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How to use this resource

1. Explore paintings and poetry

The first section of this resource introduces poems inspired by portraits, narrative paintings and abstract artworks.

Choose one or two of the paintings with accompanying poems to explore with your students. Look at the painting first, encouraging students to discuss what it shows and their response to it.

Dante Gabriel Rossetti (1828–1882)

Dante Gabriel Rossetti (1828–1882) 1853

William Holman Hunt (1827–1910)

Birmingham Museums Trust

You could think about:

  • what does the artwork look like?
  • is it an abstract arrangement of shapes and colours or has the artist represented something from the visible world?
  • is there a story, meaning or message in the work?
  • what is the mood of the work and how does this affect your response?
  • how has the artist used techniques such as brushstrokes or chisel marks? What colours have they used?

Then discuss how the poet has responded to the painting.

  • What aspects of the painting have they focused on?
  • What type of language have they used?
  • Have they used the painting as a starting point to discuss bigger ideas or themes or to reflect upon issues that are personal to them? 

2. Activity ideas and suggestions

The second section of the resource includes ideas and suggestions for responding through poetry or another form of creative writing to an artwork.

Did you know?

There is a dedicated term for poems inspired by artworks. Ekphrastic poetry is taken from the Greek word Ekphrasis, meaning to describe something in vivid detail.

Portraits

Elizabeth Jennings and Rembrandt's late self-portraits

Rembrandt van Rijn was a seventeenth-century Dutch painter. During his long career, he painted over 90 self-portraits that record how he looked from youth to old age. (See additional self-portraits on the Rembrandt artist page on Art UK and watch a video to find out more.)

Rembrandt's self-portraits from old age are brutally honest, showing melancholy eyes staring out from sagging features and dishevelled hair and clothing.

Self Portrait at the Age of 63

Self Portrait at the Age of 63 1669

Rembrandt van Rijn (1606–1669)

The National Gallery, London

Poet Elizabeth Jennings responds to the self-portraits that Rembrandt painted in later life.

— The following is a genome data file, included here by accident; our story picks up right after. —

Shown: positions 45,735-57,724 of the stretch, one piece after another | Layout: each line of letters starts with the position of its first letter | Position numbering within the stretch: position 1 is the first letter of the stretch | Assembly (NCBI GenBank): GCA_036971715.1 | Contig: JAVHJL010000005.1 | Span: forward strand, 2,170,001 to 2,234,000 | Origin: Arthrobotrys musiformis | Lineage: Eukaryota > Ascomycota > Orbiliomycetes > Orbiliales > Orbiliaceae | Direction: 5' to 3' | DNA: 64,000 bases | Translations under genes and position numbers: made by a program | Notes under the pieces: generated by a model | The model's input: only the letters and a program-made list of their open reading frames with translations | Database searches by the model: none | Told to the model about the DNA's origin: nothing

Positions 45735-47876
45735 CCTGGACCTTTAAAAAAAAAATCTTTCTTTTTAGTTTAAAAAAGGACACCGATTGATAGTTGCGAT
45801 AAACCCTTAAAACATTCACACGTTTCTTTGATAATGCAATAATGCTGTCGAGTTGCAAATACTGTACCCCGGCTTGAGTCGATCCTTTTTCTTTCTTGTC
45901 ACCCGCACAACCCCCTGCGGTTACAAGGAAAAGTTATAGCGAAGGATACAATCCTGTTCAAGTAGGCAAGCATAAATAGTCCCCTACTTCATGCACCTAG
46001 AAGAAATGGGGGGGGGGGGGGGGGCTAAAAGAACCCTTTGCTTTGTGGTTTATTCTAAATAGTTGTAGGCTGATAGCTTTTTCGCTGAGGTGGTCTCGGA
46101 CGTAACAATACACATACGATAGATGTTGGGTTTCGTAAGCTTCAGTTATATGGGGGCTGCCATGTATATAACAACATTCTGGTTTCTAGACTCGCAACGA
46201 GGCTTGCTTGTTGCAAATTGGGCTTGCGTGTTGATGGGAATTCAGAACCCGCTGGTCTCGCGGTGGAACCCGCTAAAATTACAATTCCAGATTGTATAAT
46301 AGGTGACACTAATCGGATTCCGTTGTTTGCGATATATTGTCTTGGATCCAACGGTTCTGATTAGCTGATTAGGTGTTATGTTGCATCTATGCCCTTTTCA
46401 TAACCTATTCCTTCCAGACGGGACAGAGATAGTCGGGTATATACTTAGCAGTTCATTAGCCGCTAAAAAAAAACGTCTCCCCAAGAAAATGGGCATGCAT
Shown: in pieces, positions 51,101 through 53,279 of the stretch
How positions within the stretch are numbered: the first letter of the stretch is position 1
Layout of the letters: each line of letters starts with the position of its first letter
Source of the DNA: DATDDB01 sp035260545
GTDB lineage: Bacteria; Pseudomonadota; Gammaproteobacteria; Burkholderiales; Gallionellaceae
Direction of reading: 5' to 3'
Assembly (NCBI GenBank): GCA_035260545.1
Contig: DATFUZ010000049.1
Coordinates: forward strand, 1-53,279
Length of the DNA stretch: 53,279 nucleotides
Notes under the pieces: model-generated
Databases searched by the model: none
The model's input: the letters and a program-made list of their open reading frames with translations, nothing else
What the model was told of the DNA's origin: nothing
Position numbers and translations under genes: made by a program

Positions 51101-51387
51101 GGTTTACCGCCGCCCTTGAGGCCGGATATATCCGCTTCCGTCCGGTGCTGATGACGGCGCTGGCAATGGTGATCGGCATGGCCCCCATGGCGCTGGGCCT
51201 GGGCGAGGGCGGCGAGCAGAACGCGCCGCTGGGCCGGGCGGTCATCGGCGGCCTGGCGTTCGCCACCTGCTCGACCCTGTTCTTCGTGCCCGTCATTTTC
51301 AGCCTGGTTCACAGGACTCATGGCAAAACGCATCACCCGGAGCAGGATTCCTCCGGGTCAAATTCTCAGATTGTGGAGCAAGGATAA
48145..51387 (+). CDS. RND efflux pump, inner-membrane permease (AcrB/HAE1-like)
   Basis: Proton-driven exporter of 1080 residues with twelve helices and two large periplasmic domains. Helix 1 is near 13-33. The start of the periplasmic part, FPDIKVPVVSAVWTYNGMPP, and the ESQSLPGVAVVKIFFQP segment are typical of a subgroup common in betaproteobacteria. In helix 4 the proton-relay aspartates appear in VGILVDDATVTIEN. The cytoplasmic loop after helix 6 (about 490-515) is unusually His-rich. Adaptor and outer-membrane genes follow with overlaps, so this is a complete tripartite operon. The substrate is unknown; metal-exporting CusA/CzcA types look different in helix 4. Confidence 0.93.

You are confronted with yourself. Each year
The pouches fill, the skin is uglier.
You give it all unflinchingly. You stare
Into yourself, beyond. Your brush's care
Runs with self-knowledge. Here

Is a humility at one with craft
There is no arrogance. Pride is apart
From this self-scrutiny.

Read the whole poem and listen to a recording of Elizabeth Jennings reading her poem

Explore an analysis of the poem

Narrative painting

A narrative painting is a painting that tells a story. The story could be from religion, literature, myth and legend or history. Or it could be a story of everyday life (often referred to as genre painting.)

Poetic responses to Titian's Diana and Actaeon

In 2012, The National Gallery in London invited 13 leading poets to respond to three paintings by Titian (c.1488–1576): Diana and Actaeon (1556–1559); The Death of Actaeon (about 1559–1575); and Diana and Callisto (1556–1559). The paintings depict stories from the epic poem Metamorphoses by the Classical poet Ovid, who lived from 43 BC to 17/18 AD.

Diana and Actaeon

Diana and Actaeon 1556-1559

Titian (c.1488–1576)

The National Gallery, London

The myth of Diana and Actaeon recounted in Metamorphoses tells the sad story of the hunter Actaeon who comes across Diana, the Roman goddess of hunting, while she is bathing with her escort of nymphs. The nymphs try to cover the naked Diana who, in a state of shock and embarrassment, splashes Actaeon. This splash turns Actaeon into a deer and he flees the scene. Tragically, however, his own hunting dogs don't recognise their master and attack and kill Actaeon.

Find out more about the paintings in the HENI Talks video on this artwork page

Abstract art

E. E. Cummings and Cubism

American avant-garde poet E. E. Cummings was profoundly influenced by early twentieth-century art movements and the experiments with abstract style that Cubists and other modern artists were conducting. In 1913 he visited the International Exhibition of Modern Art in New York (also known as the Armory Show) where he saw work by artists including Pablo Picasso, Georges Braque, Henri Matisse, Paul Cézanne and Marcel Duchamp

Pablo Picasso and Georges Braque's Cubist experiments revolutionised painting. In attempting to suggest the three-dimensionality of objects, landscapes and people by showing them simultaneously from different viewpoints they created fragmented, abstracted images. 

Cubist Head (Portrait of Fernande)

Cubist Head (Portrait of Fernande) c.1909/1910

Pablo Picasso (1881–1973)

The Fitzwilliam Museum

E. E. Cummings was inspired by these fractured artworks and began to explore similar experimentation in his poetry. His poems became visual as well as verbal as he experimented with the form and arrangement of his words. (His poem r-p-o-p-h-e-s-s-a-g-r is a good example of this.)